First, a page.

I know nothing about Geoffroy Monde, but holy cow can this dude ever draw! Poussière had me from the endpapers (above). Unlike with Ruppert and Mulot, this comic is pretty difficult to ascertain the specifics of without being able to read the words. A lot of that is owing to its fantasy genre, and the fact that it throws you right into the middle of the action while explaining itself as it goes along—at least it seems that way from the fully stuffed word balloons on the first few pages. From what I can figure out, Poussière is a pretty blatant rip-off of Attack on Titan, with an archaic but militarily advanced society trying desperately to fend off incursions by towering humanoid beings. Looking over the events this book chronicles feels a little like watching the American version of the original Godzilla: a version of something rather than a wholly original work, the similarities are just so noticeable. But hey, the Attack on Titan guy can’t really draw, and there’s enough visual muscle flexing on these pages to overpower the defects in any script—or lack thereof. Alan Moore could write for Monde and the pictures would still be the first thing you’d notice.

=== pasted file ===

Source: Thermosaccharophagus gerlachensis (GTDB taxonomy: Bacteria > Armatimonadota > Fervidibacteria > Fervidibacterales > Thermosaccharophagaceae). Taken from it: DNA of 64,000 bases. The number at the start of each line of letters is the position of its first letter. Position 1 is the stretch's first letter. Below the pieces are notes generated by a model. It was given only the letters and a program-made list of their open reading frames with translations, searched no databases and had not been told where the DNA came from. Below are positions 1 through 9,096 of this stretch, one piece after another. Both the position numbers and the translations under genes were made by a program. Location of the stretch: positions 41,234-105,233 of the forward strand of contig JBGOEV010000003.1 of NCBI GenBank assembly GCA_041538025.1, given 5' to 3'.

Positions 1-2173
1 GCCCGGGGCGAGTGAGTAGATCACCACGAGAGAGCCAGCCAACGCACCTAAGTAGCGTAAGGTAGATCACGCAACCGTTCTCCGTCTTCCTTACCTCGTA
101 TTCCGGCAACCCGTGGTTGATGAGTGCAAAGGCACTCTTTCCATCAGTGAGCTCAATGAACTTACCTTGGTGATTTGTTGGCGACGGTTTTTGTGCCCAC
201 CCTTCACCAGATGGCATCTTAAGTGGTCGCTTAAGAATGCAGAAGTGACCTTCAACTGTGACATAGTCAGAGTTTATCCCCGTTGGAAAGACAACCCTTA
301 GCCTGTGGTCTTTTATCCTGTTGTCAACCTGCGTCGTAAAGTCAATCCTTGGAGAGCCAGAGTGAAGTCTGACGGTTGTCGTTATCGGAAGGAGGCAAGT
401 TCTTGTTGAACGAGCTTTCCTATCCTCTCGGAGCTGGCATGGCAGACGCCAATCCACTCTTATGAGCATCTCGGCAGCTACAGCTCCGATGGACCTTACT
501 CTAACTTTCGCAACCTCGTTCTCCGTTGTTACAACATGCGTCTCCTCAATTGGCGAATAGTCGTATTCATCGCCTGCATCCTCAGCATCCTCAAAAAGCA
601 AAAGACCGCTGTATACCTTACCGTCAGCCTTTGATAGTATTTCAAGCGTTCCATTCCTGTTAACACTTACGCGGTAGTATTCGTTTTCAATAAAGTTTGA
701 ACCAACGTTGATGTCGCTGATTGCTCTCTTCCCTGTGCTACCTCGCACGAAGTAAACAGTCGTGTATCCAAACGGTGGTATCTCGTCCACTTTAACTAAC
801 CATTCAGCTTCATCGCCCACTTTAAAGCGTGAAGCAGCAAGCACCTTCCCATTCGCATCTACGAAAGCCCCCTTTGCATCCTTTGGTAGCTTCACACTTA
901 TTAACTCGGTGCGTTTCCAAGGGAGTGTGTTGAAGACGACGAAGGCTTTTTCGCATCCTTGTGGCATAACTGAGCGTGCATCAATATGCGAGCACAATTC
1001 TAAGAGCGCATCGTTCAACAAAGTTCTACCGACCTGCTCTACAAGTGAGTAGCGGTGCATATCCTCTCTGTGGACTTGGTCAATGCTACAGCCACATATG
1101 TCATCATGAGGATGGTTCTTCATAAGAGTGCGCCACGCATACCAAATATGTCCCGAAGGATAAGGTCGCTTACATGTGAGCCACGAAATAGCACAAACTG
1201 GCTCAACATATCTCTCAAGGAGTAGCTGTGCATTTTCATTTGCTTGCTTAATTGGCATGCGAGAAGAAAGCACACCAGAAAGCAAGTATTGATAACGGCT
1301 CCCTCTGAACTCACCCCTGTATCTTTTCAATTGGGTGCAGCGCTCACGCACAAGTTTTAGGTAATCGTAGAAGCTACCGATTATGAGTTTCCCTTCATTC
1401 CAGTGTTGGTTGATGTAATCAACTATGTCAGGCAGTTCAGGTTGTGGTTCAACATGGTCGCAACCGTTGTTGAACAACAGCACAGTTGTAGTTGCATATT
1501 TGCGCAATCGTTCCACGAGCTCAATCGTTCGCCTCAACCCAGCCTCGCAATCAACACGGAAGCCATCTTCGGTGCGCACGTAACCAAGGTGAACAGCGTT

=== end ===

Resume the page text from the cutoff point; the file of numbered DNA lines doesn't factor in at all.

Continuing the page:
Monde’s drawings have a heavy shonen manga influence, but the visual experience of Poussière doesn’t resemble manga or anime as much as it does one of those Japanese “art of” books full of background paintings and buffed out, hand-colored presentation drawings. The panel compositions and character designs on display here have a world-building sweep that it’s rare to see in any kind of comic—this must have taken forever to draw. Monde’s forms are deceptively simple, with the colors carrying a ton of the illustrative load. I almost want to call this book ligne claire manga—there are no line weights or black areas, but a strong sense of light and shade nonetheless, thanks to expertly chosen flats and rendering colors that show just as deft a touch as the drafting does. The “perfect sunset” sought but never achieved by Marvel editorial in their books’ coloring is on full display here, and it’s glorious. These are pages you can lose track of time inside, picking out spare details and admiring the way they’re laid down.